The discharge head 10 has an ink chamber 34 through which ink flows in a fixed direction, and a discharge section 36 for discharging the ink toward a flexographic printing starting plate 32. The discharge section 36 is equipped with an insulative ink guide 38 for guiding an ink droplet 80 in flight from the ink chamber 34 toward the flexographic printing starting plate 32. It is preferable for a gap d between the insulative ink guide 38 and the flexographic printing starting plate 32, which is electrostatically attached onto the back electrode 59, to be on the order of 200 to 1,000 μm. Provided around the perimeter of the discharge section 36 are a first discharge electrode 50 and a second discharge electrode 52, a voltage being applied thereto according to an image signal.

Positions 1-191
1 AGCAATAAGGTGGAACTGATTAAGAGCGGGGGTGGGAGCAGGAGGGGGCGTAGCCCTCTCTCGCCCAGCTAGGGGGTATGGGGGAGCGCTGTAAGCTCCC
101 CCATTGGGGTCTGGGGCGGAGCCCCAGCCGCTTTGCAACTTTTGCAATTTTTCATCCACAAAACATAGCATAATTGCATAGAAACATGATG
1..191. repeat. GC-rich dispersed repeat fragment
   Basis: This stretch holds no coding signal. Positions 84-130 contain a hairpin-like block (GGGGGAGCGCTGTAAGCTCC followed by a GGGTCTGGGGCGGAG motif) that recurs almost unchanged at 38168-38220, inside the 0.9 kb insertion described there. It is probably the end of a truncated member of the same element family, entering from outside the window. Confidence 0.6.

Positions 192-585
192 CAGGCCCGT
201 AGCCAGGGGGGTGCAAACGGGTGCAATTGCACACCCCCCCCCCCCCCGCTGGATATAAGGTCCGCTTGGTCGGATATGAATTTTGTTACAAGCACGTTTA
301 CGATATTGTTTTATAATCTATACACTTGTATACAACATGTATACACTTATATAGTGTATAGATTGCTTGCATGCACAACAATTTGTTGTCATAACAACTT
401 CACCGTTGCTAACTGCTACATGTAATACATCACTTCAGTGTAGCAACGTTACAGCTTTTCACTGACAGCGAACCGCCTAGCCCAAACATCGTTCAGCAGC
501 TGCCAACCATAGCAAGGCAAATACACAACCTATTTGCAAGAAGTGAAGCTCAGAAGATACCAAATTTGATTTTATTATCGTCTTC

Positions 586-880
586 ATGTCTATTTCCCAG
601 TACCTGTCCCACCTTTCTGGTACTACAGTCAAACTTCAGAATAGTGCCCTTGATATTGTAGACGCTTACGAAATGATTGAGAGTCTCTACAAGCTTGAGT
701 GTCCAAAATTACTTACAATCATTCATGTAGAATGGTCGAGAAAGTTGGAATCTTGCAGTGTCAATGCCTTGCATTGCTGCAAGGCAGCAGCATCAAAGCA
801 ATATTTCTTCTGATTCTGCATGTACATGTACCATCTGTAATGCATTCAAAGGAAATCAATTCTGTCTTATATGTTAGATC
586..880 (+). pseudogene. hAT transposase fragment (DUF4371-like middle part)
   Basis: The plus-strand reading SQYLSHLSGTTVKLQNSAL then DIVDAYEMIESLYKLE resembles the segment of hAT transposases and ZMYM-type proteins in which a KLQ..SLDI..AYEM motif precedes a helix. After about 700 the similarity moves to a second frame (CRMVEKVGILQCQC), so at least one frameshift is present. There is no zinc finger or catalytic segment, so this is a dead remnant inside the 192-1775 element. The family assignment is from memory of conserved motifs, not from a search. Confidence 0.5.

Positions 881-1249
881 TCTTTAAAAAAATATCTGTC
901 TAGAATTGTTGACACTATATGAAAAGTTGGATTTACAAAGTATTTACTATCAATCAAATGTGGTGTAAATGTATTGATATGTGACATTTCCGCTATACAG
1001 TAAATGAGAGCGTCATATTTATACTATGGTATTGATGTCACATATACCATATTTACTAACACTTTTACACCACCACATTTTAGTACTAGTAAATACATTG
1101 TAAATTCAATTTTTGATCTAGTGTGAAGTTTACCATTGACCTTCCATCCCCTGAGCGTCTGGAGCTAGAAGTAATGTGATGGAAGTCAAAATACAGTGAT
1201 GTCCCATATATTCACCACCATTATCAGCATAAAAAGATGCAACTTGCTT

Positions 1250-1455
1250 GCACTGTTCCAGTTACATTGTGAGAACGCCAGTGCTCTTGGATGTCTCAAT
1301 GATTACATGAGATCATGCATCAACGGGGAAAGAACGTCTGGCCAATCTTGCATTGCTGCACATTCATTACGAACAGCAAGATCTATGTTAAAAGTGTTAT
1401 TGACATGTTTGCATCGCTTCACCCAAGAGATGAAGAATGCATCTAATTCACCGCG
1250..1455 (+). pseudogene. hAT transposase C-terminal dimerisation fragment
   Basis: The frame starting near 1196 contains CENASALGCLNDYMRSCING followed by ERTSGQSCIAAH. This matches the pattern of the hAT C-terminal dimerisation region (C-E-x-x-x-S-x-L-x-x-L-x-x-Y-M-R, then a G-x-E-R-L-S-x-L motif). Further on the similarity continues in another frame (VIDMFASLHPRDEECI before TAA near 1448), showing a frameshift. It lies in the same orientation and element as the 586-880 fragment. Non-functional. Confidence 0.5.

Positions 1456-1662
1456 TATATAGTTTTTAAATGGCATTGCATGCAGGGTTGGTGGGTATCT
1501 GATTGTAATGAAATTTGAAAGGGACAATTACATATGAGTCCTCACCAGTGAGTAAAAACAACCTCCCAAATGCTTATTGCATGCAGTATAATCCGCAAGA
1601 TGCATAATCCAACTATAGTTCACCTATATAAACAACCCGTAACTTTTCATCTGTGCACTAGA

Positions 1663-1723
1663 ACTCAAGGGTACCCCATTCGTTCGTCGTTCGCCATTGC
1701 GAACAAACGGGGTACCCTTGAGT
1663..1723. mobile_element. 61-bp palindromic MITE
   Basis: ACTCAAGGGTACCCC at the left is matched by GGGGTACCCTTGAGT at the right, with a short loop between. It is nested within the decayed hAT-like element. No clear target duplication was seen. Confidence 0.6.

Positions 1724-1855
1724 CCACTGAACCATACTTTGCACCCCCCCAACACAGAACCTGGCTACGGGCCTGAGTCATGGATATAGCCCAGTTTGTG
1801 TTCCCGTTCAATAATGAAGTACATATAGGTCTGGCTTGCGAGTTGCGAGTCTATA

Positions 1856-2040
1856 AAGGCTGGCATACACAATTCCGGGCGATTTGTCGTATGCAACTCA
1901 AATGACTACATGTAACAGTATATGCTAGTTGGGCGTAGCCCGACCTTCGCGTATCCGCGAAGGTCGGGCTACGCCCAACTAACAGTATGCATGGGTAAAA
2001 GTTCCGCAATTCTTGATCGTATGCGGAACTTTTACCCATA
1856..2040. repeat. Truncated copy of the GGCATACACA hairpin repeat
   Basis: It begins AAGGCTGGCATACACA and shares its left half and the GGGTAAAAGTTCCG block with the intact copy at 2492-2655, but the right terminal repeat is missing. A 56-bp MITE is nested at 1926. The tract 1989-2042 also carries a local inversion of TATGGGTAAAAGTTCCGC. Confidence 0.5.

A guard electrode 54 is provided in order to prevent the voltage applied to the first discharge electrode 50 and the second discharge electrode 52 from having an effect on the electric field of an adjacent discharge section 36.

An electrophoresis electrode 56 is disposed in an upper part of the ink chamber, and by applying a predetermined voltage thereto it is possible to control the electrophoresis of charged particles in the ink toward the discharge position of the insulative ink guide 38, thereby improving the discharge response.

A shield electrode 58 is placed above the second discharge electrode 52. By applying a voltage to the shield electrode 58 it is possible to localize the charged particles of the ink in a lower part of the ink chamber 34, thereby increasing the concentration of the charged particles in the in-flight ink droplet 80.